BY PAUL A. ULLMAN | This week the governor signed the amended Hudson River Park Act. This piece of highly negotiated legislation was born out of the twin needs to address the park’s well-documented financial difficulties and to better manage its future care and growth.
New and longtime Downtown residents like myself should embrace this legislation as an important opportunity to protect the park we love while giving the community a voice, and revenue participation, in the inevitable future development that will take place throughout our neighborhoods.
The new legislation does much more than potentially convey future air rights. For example, it allows the Hudson River Park Trust to develop Pier 76 under strict guidelines that mandate 50 percent of the pier’s footprint be used for parkland and 50 percent for restricted commercial use. Because new revenue from the pier will be directed to Hudson River Park, the city will be under more pressure to finally remove their ridiculous tow pound.
As an observer and participant in the often-acrimonious conversations about how to fund the park in general and Pier 40 in particular, I can say that the revenue that can conceivably be raised through the mechanisms included in the amended Park Act may be our last, best chance to avoid financial crisis. To those who might welcome such a crisis as a way to force the city and state to come to the park’s rescue I say: Make that bet with someone else’s park — not mine. I remember what Central Park was like in the 1980s.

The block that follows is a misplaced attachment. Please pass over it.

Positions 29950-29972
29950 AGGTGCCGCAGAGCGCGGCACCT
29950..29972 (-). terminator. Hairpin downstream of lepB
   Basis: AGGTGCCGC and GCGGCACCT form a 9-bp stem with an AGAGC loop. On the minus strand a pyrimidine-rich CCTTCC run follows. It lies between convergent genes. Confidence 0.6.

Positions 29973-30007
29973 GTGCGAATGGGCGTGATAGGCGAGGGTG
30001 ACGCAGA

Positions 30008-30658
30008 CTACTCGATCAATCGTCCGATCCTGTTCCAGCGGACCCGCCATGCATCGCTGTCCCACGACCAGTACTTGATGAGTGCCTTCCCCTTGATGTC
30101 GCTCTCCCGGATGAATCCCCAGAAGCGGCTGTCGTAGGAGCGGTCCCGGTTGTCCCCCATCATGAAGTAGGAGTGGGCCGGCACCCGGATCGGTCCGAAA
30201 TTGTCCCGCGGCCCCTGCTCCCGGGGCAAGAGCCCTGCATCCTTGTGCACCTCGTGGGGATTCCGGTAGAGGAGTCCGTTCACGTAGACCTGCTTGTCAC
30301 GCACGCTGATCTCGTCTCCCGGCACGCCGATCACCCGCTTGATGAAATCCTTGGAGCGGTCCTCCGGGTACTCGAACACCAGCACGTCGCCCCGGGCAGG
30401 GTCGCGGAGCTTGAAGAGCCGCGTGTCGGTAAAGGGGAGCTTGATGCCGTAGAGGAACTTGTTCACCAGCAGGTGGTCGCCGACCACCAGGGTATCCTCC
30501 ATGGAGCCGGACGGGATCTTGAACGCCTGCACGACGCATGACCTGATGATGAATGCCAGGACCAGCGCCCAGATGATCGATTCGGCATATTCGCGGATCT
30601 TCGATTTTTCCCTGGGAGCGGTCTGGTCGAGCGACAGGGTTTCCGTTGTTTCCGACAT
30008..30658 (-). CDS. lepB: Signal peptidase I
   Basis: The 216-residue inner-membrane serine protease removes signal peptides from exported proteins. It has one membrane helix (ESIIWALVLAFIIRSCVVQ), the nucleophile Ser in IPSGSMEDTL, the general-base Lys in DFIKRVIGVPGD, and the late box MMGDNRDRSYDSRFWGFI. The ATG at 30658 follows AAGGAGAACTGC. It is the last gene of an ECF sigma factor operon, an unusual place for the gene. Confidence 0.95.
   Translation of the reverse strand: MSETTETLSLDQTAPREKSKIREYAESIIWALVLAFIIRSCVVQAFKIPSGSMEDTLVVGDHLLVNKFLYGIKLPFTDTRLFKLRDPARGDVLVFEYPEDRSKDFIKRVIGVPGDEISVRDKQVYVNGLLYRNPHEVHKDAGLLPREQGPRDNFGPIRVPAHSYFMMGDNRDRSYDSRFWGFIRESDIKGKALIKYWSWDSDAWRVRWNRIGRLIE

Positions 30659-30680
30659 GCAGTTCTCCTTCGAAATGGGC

This legislation was born out of extensive, exhaustive and comprehensive discussions hosted by the Trust that included every conceivable slice of the park’s various constituencies. And, yes, air rights were discussed, as were many other potential revenue sources. No legislation can possibly satisfy every constituency, but this amendment gives the park a fair-minded and potentially innovative path to deal with our park’s funding, which, I am sure everyone would agree, is a very complicated urban policy puzzle.
For the potential air rights transfer, the legislation grants the community a role in determining if the benefits of developing inland make sense when balanced against the income opportunity. That possible income would go directly to the development and maintenance of the park.
With that money, we can finish the 30 percent of the park that is still incomplete, and we can also shore up Pier 40 and ensure it remains predominately a destination for youth and adult athletic leagues.
The question is whether our community will embrace this moment. “No way” has become a common mantra in the face of anything that might involve new development, or indeed change. Those of us in the Village know that the “just say no” approach hasn’t served us very well to date — St. Vincent’s and N.Y.U. are prime examples. Instead, we should take our new seat at the table and help give our neighbors the streetscape and the landscape they deserve and that the legislation intends.
Ullman is a board member, Hudson River Park Trust, a Greenwich Village resident and a park user